Nursing and Midwifery Board of Australia - Fact sheet: What do nurses and midwives do?
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Fact sheet: What do nurses and midwives do?

People put their trust in nurses and midwives to provide safe and supportive healthcare to the people of Australia. To ensure that this trust is met, the Nursing and Midwifery Board of Australia (NMBA) regulates the practice of nursing and midwifery in Australia.

This fact sheet provides an overview of the varying roles and core activities of midwives, registered nurses, enrolled nurses and nurse practitioners.

Under the National Law, nursing and midwifery are recognised as two separate professions. There are also two divisions of nursing: registered nurses and enrolled nurses. Registered nurses can also do further study to become a nurse practitioner. Each of these titles is protected under the National Law with each category having different education, knowledge, skills and standards for practice and different responsibilities and activities.

Who is this fact sheet for?

We have developed this fact sheet for members of the public. We aim to show what you can expect when receiving care from a nurse or midwife.

The following table outlines core activities, educational requirements and fundamental differences between each NMBA health practitioner category.

While the table provides examples of some core activities that nurses and midwives carry out in their practice, this fact sheet should only be used as a starting point. Throughout their careers, nurses and midwives continue to develop their knowledge and skills that can widen their scope of practice and capabilities.

You can find more details about the capabilities of nurses and midwives in the Fact sheet: Scope of practice and capabilities.

Nursing and midwifery education pathways and core activities

ENs provide nursing care as part of a team. ENs always work under the supervision of an RN or NP.

Examples of core EN activities include:

  • providing personal care such as showering, dressing, and assisting with meals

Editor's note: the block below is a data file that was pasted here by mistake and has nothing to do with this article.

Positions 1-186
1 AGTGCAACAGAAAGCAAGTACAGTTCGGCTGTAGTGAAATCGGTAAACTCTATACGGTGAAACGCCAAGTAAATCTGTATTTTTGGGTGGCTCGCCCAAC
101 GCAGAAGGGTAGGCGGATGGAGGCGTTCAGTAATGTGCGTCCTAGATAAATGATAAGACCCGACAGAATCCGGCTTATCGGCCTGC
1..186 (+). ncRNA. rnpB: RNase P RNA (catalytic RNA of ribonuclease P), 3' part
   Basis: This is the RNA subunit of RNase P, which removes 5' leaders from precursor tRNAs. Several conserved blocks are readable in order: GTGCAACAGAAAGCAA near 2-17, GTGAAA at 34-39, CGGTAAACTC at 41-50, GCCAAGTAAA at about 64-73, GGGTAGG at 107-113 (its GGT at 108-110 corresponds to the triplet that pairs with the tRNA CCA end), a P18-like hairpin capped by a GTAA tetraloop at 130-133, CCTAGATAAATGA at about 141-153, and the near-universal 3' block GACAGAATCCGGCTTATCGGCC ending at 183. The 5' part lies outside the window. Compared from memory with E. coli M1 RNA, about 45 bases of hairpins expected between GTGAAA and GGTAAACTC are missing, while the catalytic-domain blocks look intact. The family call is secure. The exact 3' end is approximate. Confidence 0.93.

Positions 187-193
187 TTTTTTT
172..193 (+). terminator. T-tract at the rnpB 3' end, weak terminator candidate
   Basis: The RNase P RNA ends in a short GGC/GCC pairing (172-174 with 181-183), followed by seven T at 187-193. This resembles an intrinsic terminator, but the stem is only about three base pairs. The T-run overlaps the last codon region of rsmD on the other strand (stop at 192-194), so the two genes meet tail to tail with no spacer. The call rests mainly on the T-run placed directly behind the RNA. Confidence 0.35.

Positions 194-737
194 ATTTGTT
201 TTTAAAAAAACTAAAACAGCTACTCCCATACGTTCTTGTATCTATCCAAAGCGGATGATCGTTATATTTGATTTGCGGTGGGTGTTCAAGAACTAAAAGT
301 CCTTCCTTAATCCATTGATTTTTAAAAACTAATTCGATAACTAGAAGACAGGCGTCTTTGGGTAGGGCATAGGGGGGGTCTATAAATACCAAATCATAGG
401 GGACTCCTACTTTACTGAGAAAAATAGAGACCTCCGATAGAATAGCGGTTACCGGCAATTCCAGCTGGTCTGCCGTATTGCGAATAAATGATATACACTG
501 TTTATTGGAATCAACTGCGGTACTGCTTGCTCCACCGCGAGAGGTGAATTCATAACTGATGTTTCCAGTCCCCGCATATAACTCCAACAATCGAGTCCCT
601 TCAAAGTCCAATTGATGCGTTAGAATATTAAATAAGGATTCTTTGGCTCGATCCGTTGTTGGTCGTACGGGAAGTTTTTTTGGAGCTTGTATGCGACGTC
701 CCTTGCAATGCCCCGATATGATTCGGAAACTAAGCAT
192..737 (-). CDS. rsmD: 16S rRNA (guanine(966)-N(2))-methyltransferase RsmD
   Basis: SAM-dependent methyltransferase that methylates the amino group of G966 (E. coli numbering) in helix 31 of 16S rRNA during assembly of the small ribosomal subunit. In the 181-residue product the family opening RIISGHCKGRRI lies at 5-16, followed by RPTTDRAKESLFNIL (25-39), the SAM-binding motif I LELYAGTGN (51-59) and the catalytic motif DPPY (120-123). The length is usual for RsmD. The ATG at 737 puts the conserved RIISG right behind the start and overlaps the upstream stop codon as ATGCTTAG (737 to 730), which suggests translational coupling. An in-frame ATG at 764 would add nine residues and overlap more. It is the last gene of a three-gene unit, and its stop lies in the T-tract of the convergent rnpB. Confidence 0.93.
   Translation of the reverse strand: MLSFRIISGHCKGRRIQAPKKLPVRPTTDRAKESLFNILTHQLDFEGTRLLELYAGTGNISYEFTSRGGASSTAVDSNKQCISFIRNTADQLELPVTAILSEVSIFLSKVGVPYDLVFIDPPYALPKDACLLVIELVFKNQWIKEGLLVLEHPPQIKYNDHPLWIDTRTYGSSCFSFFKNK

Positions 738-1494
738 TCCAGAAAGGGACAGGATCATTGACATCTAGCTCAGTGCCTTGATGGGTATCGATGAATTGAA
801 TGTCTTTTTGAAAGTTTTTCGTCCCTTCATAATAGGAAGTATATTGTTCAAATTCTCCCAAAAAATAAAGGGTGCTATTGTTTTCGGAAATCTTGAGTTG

• recording and interpreting clinical observations including temperature, pulse and blood pressure, urine tests, blood glucose and other tests used in specific areas of practice
  • providing basic wound care in line with an agreed plan of care 
  • administering and monitoring medicines and intravenous therapy


Diploma of Nursing – Minimum 18 months

Qualification is gained in the vocational education sector such as TAFEs and private training organisations.

RNs plan and oversee the management of people in their care. RNs provide supervision of and determine what care can be provided by ENs, student nurses and other healthcare workers. 

Examples of core RN activities include:

  • planning and managing care
  • performing treatments and complex care
  • starting, administering and monitoring medication and IV therapy
  • interpreting test results and reports
  • providing emotional and psychological support including advocating for a person throughout their treatment
  • supervising nursing students
  • participating in medical or surgical procedures as part of a team (for example in surgical wards and operating theatres)


  • Bachelor of Nursing (degree) three years, or
  • Master of Nursing – two years

Qualification is gained at a university

NPs work at an advanced level and can practise independently and with other health professionals.

Examples of core NP activities include many RN activities, plus:

  • advanced health assessment that includes ordering and interpreting tests (i.e. blood tests and x-rays)
  • diagnosing and treating new and/or longstanding physical and mental health conditions
  • independent prescribing of medicines
  • making referrals to general practitioners, medical specialists and allied health practitioners


Must be registered as an RN

Master of Nurse Practitioner – Minimum 18 months  

Qualification is gained at a university.

Midwives work with women during and after their pregnancy to plan their care. They provide supervision of and determine what care can be provided by student midwives and other healthcare workers.

Examples of core midwife activities include:

  • monitoring and supporting women before, during and after labour
  • delivering the baby, identifying differences to a normal birth and referring as necessary to specialist staff
  • advising on and supporting parents with the daily care of their newborn babies
  • offering breastfeeding and nutritional support

Endorsed midwives

Midwives who are endorsed by the NMBA to prescribe medicines and order tests (i.e. blood tests).


  • Bachelor of Midwifery – three years, or
  • Master of Midwifery – two years, or 
  • Graduate Diploma of Midwifery – 12 months and must be an RN.

Qualification is gained at a university.

Page reviewed 25/01/2024